Monica had quite a few yards of beautiful, roughly woven, natural, cotton fabric which she inherited from her seamstress/weaver great-aunt. She kept this in her basement waiting for inspiration to strike.

In an unrelated post a while back, we wrote about some cool brass stencils we found at Earthwise. They were originally from an old granary in eastern Washington. Monica talked about waiting for inspiration to strike before doing something with them.


Inspiration did indeed strike Monica, genius that she is, and she put the two together and came up with the idea of making stenciled pillow shams. Our goal was to make these shams look like they were made from old feed sacks – intentionally casual, and “un-designed” (learning as we went that making things look “un-designed” is the hardest challenge of all!). We did a little test using fabric paint in light gray, black, red and then stitched willy-nilly over the top with dark brown top stitching thread. Another thing I just learned is that “willy-nilly” is not recognized as a word by spell-check, yet “wiily-billy”, “willy-silly”, “willy-dilly”, “willy-hilly” and “willy-filly” are. What does “willy-dilly” even mean?


Test on fabric with fabric paint and top stitching.

Back to the pillows….

We used Martha Stewart’s Crafts paint and mixed it with a fabric medium (2 parts paint to 1 part medium). After heat setting for 30 seconds with an iron it is washable.


Martha Stewart craft paint + fabric medium.


Mixing paint + fabric medium, 2 parts to 1.


Laying out stencils, lightly applying gray paint, stenciling black type.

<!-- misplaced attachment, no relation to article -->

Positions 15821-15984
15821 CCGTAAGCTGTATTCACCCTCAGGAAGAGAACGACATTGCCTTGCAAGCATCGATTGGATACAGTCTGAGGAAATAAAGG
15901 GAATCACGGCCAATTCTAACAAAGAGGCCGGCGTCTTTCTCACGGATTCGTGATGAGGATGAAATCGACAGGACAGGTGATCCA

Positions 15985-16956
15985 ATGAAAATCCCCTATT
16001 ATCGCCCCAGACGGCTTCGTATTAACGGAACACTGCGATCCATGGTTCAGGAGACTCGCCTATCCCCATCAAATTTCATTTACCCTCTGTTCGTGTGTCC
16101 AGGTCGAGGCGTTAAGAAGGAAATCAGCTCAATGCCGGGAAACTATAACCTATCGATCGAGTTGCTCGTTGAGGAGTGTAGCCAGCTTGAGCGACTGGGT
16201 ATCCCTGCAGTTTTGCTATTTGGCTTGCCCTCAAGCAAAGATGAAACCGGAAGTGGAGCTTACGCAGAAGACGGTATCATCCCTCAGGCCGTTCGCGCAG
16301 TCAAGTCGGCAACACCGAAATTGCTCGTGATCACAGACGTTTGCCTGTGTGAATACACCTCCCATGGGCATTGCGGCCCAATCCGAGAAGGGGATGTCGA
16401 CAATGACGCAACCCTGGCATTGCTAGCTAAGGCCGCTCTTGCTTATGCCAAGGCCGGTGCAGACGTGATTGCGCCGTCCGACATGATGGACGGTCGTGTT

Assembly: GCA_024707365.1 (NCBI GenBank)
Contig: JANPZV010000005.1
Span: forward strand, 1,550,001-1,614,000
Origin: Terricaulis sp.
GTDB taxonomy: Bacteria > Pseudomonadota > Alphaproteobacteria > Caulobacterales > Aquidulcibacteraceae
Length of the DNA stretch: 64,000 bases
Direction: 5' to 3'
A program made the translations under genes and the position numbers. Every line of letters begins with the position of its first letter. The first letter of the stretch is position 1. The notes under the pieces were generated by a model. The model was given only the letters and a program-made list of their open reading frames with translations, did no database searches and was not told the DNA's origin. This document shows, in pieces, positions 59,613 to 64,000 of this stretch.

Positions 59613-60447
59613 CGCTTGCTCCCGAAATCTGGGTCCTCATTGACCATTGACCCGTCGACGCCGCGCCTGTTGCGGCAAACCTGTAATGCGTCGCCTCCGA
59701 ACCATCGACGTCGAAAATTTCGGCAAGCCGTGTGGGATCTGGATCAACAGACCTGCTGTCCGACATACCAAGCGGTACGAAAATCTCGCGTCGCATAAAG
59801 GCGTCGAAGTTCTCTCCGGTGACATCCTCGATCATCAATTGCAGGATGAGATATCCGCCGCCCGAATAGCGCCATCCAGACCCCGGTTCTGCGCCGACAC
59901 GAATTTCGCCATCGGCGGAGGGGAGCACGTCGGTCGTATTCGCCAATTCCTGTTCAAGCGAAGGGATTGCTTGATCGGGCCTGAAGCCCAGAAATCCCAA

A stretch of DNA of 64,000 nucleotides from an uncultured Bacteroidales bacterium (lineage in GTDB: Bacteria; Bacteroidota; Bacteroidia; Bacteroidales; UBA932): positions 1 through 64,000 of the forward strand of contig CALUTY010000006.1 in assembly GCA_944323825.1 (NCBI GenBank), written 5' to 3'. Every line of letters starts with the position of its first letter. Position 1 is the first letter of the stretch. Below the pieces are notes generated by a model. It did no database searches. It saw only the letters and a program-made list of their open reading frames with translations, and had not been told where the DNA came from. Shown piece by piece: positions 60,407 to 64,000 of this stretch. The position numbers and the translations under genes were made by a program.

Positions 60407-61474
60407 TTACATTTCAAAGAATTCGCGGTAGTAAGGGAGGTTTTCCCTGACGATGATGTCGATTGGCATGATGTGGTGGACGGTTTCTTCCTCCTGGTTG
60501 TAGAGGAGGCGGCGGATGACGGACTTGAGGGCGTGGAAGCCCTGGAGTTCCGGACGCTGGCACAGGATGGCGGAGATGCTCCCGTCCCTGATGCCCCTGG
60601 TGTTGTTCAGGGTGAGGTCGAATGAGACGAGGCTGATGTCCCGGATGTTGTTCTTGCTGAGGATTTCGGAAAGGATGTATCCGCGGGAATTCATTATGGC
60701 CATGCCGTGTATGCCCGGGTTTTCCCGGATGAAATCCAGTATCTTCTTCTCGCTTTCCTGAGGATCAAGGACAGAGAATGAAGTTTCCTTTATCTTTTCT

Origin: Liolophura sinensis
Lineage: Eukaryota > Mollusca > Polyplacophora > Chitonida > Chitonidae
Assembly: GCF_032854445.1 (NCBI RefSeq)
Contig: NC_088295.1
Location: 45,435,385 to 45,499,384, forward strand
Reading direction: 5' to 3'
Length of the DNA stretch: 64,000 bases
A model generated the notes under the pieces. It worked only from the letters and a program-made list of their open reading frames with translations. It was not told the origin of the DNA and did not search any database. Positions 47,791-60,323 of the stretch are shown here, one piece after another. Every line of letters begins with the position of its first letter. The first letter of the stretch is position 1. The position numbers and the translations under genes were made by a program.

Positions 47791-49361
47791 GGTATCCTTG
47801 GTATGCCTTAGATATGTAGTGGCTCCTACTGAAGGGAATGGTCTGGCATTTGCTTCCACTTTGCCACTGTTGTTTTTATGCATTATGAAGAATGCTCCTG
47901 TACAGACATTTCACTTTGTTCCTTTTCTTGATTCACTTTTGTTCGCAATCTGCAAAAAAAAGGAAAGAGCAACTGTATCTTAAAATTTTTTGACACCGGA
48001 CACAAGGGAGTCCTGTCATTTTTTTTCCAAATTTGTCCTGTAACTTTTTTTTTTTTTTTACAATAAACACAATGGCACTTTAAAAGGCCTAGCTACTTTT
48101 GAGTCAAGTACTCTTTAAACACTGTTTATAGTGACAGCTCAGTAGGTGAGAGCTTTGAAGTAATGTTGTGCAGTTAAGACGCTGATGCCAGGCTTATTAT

We had large numeral stencils from another project (doesn’t everyone?) and used those for the background numbers, choosing numbers that correspond to the numbers on the granary stencils. We lightly brushed on the paint inside the stencils, overlapping the large numbers and small type. It looked best when the paint was irregular and didn’t get applied in too heavy a coat.


Fabric panels lying out to dry.


Top stitching over the top of the stenciled type, placing the zipper on the back.

After the paint dried, we top stitched the decorative stitching. We sewed on big metal zippers on the top of the fabric on the back panel to give access for the pillow insert. Finally we sewed back to front and top stitched the edge. The finished result – click on images to see slideshow:

We had a lot of fun on this project – sewing like girls instead of hammering like girls.

5 thoughts on “Pillows

  1. What cool stencils to find. I love the look of your pillows. Everything you make would be a small fortune at Restoration Hardware, but your stuff is way cooler. I have some fabric medium I bought a while ago to make a rug (never found a plain rug to stencil?…Might have to make a rug and then stencil it…LOL). I should get more organized in 2013. I was thinking those copper stencils would look cool framed in a wooden box and lit from behind…they’d put a cool shadow on the wall….I should stay off Pinterest LOL. Happy Holidays!

    • Framing them with back light is a great idea, they do cast really cool shadows. Stenciling a rug sounds great – although if you are anything like us, you may not want to wait until you weave one! :) I wish we could find a market for some of the things we make – the problem is that it takes quite some time, don’t know if our pricing would be where people would want it to be. We are in the process of opening an Etsy site with some things we’ve made, so stayed tuned! Have a great holiday Boomdee!!!

      • Hey, that’s a really good place to start I think. I can’t wait to see your shop there. People shopping there will recognize your efforts and appreciate what it takes to make ‘one of a kind’ treasure for your home. Uniqueness should have a value. I’m having an awesome Christmas, hope you are too.

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